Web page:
Another design option: quench cooling
The previous post explored the interstage cooling option for managing the exothermic heat of reaction. This post will examine the quench cooling option.
Quench cooling involves mixing a cold quench stream with the hot outlet stream from a previous bed. Normally, the quench stream is a portion of the overall reactor feed stream. This quench stream may be used for more than one bed. The quench stream will have a constant fractional extent of reaction and temperature.
Finding the mixing point
In order to construct the operating curve for the staged beds, we need to determine the extent of reaction of the mixed stream at the desired bed inlet temperature. For this we need the adiabatic mixing equation.
We know that a mixing operation is linear. Therefore, the first equation below equates the overall slope of the mixing line on the right hand side to the slope between the quench point, q, and the mixing point at temperature, t. This equation is then solved for the mixed extent as a function of t.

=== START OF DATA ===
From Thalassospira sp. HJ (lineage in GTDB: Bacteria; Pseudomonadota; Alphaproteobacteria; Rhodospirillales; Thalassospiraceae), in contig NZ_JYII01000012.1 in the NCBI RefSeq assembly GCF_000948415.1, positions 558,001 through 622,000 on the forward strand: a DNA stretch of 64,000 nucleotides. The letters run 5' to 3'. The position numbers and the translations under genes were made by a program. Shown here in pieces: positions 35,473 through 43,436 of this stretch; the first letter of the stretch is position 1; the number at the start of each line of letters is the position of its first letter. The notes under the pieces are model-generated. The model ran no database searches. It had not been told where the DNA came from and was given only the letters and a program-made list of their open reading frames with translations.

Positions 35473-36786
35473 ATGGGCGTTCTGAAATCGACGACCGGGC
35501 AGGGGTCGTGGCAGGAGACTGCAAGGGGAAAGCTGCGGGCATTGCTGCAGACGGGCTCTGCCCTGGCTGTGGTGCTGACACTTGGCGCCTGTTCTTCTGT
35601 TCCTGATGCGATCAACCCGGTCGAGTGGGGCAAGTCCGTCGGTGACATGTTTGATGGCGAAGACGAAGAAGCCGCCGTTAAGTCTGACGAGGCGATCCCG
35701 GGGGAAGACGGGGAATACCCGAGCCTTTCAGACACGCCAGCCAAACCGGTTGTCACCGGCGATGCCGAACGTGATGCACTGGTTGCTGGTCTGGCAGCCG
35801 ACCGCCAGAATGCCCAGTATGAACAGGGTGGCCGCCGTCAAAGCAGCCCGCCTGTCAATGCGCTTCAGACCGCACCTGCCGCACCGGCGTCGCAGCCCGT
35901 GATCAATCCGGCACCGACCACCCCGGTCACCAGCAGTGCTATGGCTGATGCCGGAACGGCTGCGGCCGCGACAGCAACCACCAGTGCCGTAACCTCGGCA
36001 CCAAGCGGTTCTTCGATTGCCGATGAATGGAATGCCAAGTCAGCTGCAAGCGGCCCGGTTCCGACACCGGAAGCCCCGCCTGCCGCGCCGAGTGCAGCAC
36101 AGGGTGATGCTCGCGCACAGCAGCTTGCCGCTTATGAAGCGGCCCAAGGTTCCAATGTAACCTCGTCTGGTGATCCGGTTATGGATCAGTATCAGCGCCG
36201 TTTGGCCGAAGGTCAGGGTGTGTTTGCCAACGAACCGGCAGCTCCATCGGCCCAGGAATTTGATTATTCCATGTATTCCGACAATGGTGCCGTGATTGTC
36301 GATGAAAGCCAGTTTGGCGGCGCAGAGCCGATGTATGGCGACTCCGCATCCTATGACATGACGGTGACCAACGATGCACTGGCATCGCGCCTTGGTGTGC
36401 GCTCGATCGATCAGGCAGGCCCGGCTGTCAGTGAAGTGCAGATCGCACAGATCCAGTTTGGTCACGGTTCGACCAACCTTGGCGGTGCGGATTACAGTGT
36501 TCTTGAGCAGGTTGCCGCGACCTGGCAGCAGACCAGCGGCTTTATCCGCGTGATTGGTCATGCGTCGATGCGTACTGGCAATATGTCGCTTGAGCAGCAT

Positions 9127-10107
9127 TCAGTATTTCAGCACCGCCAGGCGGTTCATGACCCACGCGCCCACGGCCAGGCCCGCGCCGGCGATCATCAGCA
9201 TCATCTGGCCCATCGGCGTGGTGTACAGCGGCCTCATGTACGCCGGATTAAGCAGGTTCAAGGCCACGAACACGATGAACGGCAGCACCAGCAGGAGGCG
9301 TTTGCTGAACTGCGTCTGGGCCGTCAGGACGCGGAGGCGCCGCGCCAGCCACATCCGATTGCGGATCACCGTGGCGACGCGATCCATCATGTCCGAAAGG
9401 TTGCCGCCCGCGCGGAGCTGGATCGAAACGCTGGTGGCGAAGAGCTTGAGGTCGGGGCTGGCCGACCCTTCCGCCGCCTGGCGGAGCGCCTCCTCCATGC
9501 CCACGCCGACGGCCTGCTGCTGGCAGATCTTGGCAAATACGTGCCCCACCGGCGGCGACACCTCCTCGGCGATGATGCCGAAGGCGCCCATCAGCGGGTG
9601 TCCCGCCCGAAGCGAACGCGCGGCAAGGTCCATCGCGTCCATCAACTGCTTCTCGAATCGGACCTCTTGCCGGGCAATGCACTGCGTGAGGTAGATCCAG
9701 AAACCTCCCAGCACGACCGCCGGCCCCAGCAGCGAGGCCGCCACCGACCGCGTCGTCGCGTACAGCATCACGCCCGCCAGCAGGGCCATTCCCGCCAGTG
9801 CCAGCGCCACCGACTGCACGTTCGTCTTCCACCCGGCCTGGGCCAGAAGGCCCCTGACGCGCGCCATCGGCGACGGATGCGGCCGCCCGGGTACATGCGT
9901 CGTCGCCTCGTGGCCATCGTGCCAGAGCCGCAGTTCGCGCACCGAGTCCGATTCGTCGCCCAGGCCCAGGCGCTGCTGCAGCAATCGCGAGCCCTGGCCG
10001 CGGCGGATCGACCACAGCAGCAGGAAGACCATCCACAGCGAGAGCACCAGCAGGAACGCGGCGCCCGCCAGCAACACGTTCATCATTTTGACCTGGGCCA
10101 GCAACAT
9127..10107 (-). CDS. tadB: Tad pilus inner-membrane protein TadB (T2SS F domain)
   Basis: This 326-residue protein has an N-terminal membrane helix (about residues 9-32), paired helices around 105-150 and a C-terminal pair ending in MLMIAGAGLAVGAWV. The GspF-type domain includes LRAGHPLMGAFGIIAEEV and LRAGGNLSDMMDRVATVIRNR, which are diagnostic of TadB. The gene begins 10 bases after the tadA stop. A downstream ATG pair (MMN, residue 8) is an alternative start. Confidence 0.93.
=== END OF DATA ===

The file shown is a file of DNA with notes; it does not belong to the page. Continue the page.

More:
Once the mixing point has been found, we can determine the equilibrium outlet condition as before.
Example: t = 550 K
The interstage cooling option discussed in the previous post used 400 K for the bed inlet temperatures. The plot below shows what would be achieved using the quench method but with 550 K as the desired inlet temperature. The quench is unreacted feed at 50 C.
We aren't making much progress with the reaction with this method. The problem is because the maximum conversion that this method can achieve is equal to the conversion that can be achieved with one bed with the quench as the feed. The "limit" curve depicts that maximum.
So we've determined that quench cooling isn't a good option for this reaction. What is needed for the quench method to be attractive for other reaction systems? First, an equilibrium curve that is shifted to higher temperatures farther from the quench temperature would help. Second, lower heat of reaction would also help by increasing the slope of the bed operating curves and the limit curve. Both of these conditions would allow greater conversion per bed and reduce the amount of quench fluid needed.